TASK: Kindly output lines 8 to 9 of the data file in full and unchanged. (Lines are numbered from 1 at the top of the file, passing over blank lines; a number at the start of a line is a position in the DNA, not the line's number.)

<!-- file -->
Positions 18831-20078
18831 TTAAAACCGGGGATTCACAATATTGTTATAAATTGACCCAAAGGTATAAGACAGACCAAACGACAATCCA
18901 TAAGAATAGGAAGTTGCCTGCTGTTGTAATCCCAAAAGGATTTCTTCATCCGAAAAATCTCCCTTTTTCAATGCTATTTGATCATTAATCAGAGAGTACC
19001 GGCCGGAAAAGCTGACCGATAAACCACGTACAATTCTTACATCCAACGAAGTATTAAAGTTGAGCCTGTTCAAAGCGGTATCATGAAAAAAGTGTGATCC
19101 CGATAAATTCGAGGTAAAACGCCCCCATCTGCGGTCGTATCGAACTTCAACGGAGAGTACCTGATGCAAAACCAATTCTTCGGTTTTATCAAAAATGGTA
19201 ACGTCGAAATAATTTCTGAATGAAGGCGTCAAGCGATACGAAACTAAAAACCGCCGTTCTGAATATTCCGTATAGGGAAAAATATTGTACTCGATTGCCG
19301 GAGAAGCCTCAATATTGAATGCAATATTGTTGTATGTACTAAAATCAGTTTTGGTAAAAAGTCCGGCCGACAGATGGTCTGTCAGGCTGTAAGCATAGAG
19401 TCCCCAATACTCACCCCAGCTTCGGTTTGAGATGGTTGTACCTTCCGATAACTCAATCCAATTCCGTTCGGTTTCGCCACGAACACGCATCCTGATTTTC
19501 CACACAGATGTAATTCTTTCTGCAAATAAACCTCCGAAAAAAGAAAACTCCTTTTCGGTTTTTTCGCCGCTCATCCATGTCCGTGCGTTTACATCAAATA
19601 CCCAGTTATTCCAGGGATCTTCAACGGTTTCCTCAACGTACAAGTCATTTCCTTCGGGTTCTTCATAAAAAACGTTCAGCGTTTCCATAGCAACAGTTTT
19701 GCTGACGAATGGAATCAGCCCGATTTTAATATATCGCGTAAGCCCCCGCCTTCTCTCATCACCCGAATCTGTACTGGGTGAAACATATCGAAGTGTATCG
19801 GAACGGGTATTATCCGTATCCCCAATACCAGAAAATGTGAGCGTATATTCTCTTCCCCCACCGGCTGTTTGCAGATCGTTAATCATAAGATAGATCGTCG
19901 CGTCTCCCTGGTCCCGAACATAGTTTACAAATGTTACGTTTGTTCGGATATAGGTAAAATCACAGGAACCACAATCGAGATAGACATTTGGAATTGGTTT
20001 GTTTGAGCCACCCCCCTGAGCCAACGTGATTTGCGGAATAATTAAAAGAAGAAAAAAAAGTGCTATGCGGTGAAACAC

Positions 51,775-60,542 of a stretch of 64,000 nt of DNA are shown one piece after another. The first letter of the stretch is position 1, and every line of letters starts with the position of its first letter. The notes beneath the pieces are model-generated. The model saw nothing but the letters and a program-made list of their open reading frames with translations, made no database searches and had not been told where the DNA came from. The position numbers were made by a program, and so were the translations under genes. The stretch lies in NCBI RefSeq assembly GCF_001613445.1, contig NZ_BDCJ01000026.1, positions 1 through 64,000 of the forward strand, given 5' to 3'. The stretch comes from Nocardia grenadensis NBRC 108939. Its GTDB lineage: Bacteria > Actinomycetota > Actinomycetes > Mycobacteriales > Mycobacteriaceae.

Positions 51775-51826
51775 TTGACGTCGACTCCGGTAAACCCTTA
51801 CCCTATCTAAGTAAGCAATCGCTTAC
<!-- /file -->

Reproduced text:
19401 TCCCCAATACTCACCCCAGCTTCGGTTTGAGATGGTTGTACCTTCCGATAACTCAATCCAATTCCGTTCGGTTTCGCCACGAACACGCATCCTGATTTTC
19501 CACACAGATGTAATTCTTTCTGCAAATAAACCTCCGAAAAAAGAAAACTCCTTTTCGGTTTTTTCGCCGCTCATCCATGTCCGTGCGTTTACATCAAATA